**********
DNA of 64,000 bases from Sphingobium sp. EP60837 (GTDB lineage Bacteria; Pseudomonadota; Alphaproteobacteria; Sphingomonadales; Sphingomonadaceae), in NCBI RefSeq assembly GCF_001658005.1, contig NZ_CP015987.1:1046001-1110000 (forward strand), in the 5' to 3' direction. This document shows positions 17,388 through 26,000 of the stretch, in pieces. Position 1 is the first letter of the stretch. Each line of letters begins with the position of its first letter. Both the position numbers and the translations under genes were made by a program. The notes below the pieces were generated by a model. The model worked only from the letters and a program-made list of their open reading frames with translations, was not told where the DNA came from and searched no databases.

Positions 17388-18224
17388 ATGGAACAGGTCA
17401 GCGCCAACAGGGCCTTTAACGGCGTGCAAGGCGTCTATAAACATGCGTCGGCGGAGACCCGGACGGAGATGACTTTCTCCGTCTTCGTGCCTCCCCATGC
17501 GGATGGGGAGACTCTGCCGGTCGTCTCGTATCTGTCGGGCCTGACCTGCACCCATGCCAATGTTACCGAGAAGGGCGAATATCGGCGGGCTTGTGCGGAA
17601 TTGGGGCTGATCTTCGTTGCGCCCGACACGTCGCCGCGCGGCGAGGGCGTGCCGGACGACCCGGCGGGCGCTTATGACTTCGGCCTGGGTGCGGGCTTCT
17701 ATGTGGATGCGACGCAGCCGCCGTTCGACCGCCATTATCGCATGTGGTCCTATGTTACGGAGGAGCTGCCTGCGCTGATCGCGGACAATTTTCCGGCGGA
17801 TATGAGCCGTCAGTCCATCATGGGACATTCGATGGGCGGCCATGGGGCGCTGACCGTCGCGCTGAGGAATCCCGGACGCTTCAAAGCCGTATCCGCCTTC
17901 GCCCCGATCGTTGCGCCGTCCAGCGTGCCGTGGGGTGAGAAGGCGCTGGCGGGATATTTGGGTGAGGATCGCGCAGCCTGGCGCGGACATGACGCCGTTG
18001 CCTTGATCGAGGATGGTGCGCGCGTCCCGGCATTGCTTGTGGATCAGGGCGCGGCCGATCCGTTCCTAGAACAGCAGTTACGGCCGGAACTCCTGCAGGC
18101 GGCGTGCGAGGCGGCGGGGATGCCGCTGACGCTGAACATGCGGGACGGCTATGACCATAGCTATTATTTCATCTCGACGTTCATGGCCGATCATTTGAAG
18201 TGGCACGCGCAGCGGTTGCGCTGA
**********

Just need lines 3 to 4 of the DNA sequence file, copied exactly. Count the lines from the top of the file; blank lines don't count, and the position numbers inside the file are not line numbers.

17388 ATGGAACAGGTCA
17401 GCGCCAACAGGGCCTTTAACGGCGTGCAAGGCGTCTATAAACATGCGTCGGCGGAGACCCGGACGGAGATGACTTTCTCCGTCTTCGTGCCTCCCCATGC